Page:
A Franco-German deal yesterday (5 December) to salvage the euro and address the European debt crisis was eclipsed by warnings that the countries may lose their triple-A credit ratings. Meanwhile, Poland vowed to fight for the EU’s unity in the face of an emerging two-speed Europe.
Standard & Poor’s yesterday warned that it may carry out an unprecedented mass downgrade on the credit ratings of eurozone countries if EU leaders fail to reach agreement on how to solve the region’s debt crisis at their 8-9 December summit.
S&P placed the ratings of 15 eurozone countries on credit watch negative – including those of top-rated Germany and France, the region’s two biggest economies – and said “systemic stresses” are building up as credit conditions tighten in the 17-nation region.
French President Nicolas Sarkozy and German Chancellor Angela Merkel, who met in Paris in preparation for the EU summit, responded to the S&P warning by saying they were united in their determination to do everything necessary to secure the stability of the eurozone (see the full transcript of their joint press conference, in French).
The objective is to enshrine tougher budget discipline rules in a new treaty to be signed in March next year and submitted for subsequent ratification, the two leaders said.
The EU summit on 8-9 December will give an opportunity for a “round table” on the Franco-German proposals, Sarkozy said. “Our preference goes for a treaty of 27 so that no one feels excluded from the Franco-German process. But we are quite prepared to go through a treaty at 17, open to all states that would like to join,” he said in reference to the 17 countries that share the common currency.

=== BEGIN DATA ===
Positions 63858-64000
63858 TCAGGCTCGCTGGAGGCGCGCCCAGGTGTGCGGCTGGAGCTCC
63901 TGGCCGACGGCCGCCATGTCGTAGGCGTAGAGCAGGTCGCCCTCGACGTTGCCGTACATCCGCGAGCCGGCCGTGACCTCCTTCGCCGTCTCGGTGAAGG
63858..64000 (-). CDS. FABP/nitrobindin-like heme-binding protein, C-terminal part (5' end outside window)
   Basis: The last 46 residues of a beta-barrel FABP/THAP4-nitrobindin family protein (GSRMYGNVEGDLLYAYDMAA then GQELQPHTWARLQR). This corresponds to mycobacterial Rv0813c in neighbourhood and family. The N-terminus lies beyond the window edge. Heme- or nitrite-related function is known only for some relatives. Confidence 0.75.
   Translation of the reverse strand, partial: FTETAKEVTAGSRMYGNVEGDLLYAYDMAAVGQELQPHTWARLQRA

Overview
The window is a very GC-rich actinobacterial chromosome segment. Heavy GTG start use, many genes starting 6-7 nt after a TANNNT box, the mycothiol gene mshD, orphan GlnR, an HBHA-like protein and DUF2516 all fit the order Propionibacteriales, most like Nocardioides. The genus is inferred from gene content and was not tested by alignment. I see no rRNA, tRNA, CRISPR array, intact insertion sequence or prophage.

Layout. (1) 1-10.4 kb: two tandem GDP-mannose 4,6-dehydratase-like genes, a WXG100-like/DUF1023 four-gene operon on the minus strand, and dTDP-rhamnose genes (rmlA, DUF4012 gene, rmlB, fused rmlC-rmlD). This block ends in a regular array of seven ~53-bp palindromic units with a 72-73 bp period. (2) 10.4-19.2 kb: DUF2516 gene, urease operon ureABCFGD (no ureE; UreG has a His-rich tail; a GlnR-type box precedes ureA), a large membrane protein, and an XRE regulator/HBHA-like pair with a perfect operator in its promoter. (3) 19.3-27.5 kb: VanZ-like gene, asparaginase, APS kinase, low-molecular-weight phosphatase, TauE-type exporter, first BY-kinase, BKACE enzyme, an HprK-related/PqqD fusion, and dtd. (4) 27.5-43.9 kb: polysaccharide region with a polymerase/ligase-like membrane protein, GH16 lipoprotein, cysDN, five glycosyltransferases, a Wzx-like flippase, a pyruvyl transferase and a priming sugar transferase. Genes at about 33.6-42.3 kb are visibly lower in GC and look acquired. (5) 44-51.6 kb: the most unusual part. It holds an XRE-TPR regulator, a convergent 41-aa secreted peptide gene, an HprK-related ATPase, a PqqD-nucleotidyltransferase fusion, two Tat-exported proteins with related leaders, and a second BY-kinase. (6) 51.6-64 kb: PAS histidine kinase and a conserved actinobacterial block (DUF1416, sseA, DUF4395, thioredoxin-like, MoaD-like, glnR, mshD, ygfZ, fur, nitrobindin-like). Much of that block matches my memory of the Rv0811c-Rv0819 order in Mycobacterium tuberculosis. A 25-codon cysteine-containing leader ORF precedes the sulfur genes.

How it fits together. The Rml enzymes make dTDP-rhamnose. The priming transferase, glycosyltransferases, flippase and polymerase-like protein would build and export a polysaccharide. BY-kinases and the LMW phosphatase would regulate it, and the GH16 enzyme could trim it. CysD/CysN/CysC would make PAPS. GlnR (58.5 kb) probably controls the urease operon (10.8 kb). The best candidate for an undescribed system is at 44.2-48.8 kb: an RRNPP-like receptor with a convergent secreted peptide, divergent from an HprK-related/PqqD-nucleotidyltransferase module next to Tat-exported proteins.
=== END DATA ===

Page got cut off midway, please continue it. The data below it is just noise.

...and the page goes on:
Little tangible results
But the Franco-German meeting produced little tangible results and presented no new ideas. Basically, Merkel and Sarkozy agreed that budget discipline should be strengthened across the eurozone, and that a treaty change was necessary to secure the stability of the currency union.
Details of the Franco-German agreement include:
- Automatic sanctions: In case of non-compliance with deficit rules, countries should be subject to automatic sanctions, which will require a majority of 85% to overturn.
- Golden rule: All EU member states, but in particular the 17 eurozone members, should adopt uniform debt limits in their respective constitutions. The European Court of Justice (ECJ) will arbitrate in case of a dispute, and should have the right to declare national budgets illegal (without the possibility of rejecting them, however).
- Euro zone heads of state and governments will meet once a month as the eurozone’s economic government.
- European Stability Mechanism (ESM) to start end-2012 instead of 2013.
- No Eurobonds or changes to the role of the European Central Bank (ECB) as a lender of last resort.
At a joint news conference in Paris, Sarkozy said one of their aims was to have automatic sanctions imposed on a country if it breaches the EU rule that a budget deficit should not be bigger than 3% of GDP. Such a measure to enforce the Maastricht rules for the stability of the euro has been long advocated by the EU Commission, but so far rejected by Paris and Berlin.